Ockham Shortlist 2019: The Facts by Therese Lloyd
Below is an excerpt from the poetry collection The Facts by Therese Lloyd, which is shortlisted for this year’s Mary and Peter Biggs Award for Poetry at the Ockham New Zealand Book Awards.
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About the poet:
Therese Lloyd’s poems have appeared in publications including Sport, Landfall, Hue & Cry, Jacket2, Metro, Turbine, and the AUP series New Zealand Poets in Performance. In 2007, having received a Schaeffer Fellowship, she spent a year attending the acclaimed Iowa Writer’s Workshop. In 2017, she completed a PhD at the International Institute of Modern Letters, in which she examined the role of ekphrasis in Canadian poet Anne Carson’s work. In 2018 Therese was Writer in Residence at the University of Waikato.
About the book:
This superb second book by the author of the acclaimed 2013 collection Other Animals traces the course of a failing marriage, while illuminating the ways in which art and poetry are essential to life. Deeply felt and lyrically arresting, The Facts offers poems that move with honesty and formal intelligence through matters of creativity and love.
‘The Facts is a searing meditation on loss and art, lodged in the mid-point between beginning and end. Time is stretched, distorted and folded: what was there and then what was not. It is a marriage, an affair, a hesitation, pohutakawa flowers, and a surface “eclipsed by shadow days of nosleep”. It leaves a burn mark….Lloyd writes her own poems with the same intensity as late-afternoon sun. The Facts is raw and “Fierce in its interrogation of the living” that explores the intersection between art and life.’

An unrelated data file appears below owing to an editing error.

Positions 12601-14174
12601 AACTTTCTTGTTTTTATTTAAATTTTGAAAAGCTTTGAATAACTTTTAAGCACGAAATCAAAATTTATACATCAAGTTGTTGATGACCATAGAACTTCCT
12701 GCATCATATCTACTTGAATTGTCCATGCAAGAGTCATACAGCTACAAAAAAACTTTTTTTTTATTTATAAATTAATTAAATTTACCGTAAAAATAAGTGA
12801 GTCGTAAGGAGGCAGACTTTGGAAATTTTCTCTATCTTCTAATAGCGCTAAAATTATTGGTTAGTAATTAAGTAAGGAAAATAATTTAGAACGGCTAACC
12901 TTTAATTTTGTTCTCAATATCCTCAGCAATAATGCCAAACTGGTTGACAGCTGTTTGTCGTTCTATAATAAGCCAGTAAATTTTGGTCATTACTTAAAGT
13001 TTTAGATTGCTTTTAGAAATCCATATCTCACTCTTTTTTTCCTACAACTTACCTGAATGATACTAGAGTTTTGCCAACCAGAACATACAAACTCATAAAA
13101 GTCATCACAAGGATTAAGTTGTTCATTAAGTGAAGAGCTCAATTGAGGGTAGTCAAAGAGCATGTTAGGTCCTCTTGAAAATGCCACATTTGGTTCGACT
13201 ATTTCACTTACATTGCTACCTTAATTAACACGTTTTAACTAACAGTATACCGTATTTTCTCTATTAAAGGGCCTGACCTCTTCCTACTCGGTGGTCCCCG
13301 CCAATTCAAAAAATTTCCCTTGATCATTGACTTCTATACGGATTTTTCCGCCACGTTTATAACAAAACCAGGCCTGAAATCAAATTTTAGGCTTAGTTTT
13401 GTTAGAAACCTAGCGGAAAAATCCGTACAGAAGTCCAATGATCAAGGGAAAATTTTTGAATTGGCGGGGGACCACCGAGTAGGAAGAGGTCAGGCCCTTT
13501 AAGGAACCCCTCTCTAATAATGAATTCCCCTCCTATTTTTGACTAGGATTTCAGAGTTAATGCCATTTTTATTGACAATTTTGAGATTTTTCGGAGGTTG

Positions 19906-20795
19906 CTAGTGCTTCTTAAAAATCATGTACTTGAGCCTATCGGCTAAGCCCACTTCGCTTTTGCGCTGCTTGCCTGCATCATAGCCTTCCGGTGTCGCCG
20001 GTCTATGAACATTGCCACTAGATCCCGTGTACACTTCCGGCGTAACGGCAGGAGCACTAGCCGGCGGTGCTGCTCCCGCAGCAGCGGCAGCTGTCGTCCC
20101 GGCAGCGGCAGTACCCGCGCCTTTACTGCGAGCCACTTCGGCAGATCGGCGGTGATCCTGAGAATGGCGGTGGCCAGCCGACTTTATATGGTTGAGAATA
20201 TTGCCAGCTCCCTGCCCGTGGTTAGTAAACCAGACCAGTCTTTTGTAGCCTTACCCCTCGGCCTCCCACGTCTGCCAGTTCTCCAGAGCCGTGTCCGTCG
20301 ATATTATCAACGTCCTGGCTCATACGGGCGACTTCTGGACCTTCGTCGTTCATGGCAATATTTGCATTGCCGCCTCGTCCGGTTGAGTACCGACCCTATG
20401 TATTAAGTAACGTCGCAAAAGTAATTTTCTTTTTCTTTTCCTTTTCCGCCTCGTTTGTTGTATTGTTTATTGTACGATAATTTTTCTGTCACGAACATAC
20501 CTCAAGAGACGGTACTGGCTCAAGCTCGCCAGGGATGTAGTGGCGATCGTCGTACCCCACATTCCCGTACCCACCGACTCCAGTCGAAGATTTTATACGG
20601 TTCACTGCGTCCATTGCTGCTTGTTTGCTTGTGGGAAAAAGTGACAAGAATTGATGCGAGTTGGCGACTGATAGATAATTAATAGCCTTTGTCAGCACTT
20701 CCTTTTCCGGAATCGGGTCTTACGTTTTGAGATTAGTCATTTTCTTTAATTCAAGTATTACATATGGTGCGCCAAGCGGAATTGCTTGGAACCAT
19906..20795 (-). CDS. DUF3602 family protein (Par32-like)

(From a review for Metro magazine by Toyah Webb, June 2018)
A Day, January
That’s when it was, so let’s look at that.
In the muted sun on the sharp-shelled beach
all the broken pieces
yet nothing pierced the skin of my feet
the sharpness cancelled out
to a homogeneous rubble.
I walked home from the karakia
I walked a long way, the furthest I’ve been able to
since my spine decided to twist itself in the wrong direction.
Backs take the strain of the invisible things
the harder they are to see, the heavier they are to carry.
I walked towards the dot of my house
carrying that image
of eleven young men
trying to lift a tree trunk
out of the wet sand
of a beach that couldn’t care less.
That severed trunk wasn’t defiant, or obtuse.
It had no intention to kill when it stranded itself
unclenched from the ground by a storm. And the thing
that made it impossible for those men to move it,
the water, lapping, pulsing up around them as they heaved breathless
had already begun, a slow disposal, a gradual return.